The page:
11 UK towns that could be underwater by 2050

As new studies show the real threat of rising sea levels, we reveal which towns could be consumed by the waves in less than 30 years

Climate change is wreaking havoc on our shorelines and according to the latest data, a number of towns could be wiped off the map in the not-so-distant future.

READ MORE: Buildings battling for survival against the sea

Rising sea levels across the country are threatening to submerge over 200,000 properties in England and Wales by 2050.

Research reveals that approximately a third of the coastline is at risk, with some homes having already been abandoned. The study, which was published in the journal Ocean and Coastal Management, looked at where sea water will cause the most damage in the coming decades. 

Which towns are at risk?

According to the report, which also assesses whether sea defences are technically and financially practical, there are 11 areas that are most under threat across England and Wales.

These include Camber in East Sussex, Fairbourne in Gwynedd and Sunderland in Tyne and Wear. Residential homes, businesses, local railways, farmland and holiday resorts could all be affected by the rising sea levels

11 areas at risk of being submerged by 2050

Town County
Happisburgh Norfolk
Kessingland Suffolk
Hornsea Yorkshire
Withernsea Yorkshire
Filey Yorkshire
Sunderland Tyne and Wear
Fairbourne Gwynedd
Camber East Sussex
Pevensey Bay East Sussex
Shoreham-By-Sea West Sussex
Bognor Regis West Sussex

Why is this happening to UK coastlines? 

Sea level measurements have increased by 20cm since records began in the mid-19th century, according to the Parliamentary Office of Science and Technology.

However, global sea levels reached a record high in 2020 alone, rising 3.6 inches above 1993 figures. One of the key reasons for this acceleration is climate change – as temperatures across the planet increase due to greenhouse gases, our planet's bodies of water heat up and expand, causing sea levels to rise.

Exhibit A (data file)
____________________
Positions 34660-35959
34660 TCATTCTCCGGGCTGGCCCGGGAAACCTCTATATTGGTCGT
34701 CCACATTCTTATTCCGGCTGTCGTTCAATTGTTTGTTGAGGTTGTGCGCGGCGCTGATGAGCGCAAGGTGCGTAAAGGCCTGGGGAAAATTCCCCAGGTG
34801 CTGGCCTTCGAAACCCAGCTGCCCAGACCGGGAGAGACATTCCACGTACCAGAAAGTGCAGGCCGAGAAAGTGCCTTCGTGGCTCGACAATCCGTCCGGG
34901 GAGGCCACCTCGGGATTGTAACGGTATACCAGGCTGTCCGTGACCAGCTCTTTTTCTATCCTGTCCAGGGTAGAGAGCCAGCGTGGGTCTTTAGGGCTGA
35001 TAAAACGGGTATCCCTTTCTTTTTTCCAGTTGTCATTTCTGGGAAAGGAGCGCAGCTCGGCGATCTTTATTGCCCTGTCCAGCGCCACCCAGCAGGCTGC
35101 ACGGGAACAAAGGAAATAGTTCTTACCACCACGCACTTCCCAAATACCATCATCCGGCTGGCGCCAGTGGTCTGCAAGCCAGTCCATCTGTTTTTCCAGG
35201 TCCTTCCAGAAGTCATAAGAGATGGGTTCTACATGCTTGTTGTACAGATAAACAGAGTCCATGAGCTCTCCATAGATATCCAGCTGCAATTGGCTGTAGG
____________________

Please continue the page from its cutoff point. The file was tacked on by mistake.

The town of Happisburgh in Norfolk suffers from severe coastal erosion linked to rising sea levels. Image: Chris I White / ShutterstockThe town of Happisburgh in Norfolk suffers from severe coastal erosion linked to rising sea levels. Image: Chris I White / Shutterstock

As well as increased flooding across the coastline, elevated sea levels also speed up coastal erosion due to larger, more powerful waves wearing down the shore.

Homes in England at risk of flooding

Number of properties affected* Area
1,000 - 2,000 North Norfolk
2,000 - 5,000 East Lindsey
5,000 - 10,000 Dover
5,000 - 10,000 Swale
10,000 - 20,000 Wyre
10,000 - 20,000 Sedgemoor
20,000 - 40,000 North Somerset

*Source: Sayers et al / UEA 

What can be done about rising sea levels?

Scientists agree that rising sea levels across the UK are unavoidable. Instead, the report's author, Paul Sayers, explained to the BBC that we need to engage in honest debate about which areas can be saved and "how we're going to do that and support communities where they are affected.” A realistic approach is being taken to decide what locations are possible – and financially feasible – to protect. 

An interactive map by Climate Central shows land projected to be below annual flood levels by 2050. Under details and limitations, they state that "current coastal defenses may or may not protect areas marked as at risk, and may or may not be sufficient to defend against future higher sea levels". 

While the future for some of our coastal towns looks somewhat bleak, we can all do our part by helping to reduce carbon emissions in our day-to-day lives and minimising the impact of climate change on our shorelines. While we can't stop the rising sea levels, we can slow the incline together.

READ MORE: Homes that lost the fight against Mother Nature

Lead image: stocker1970 / Shutterstock


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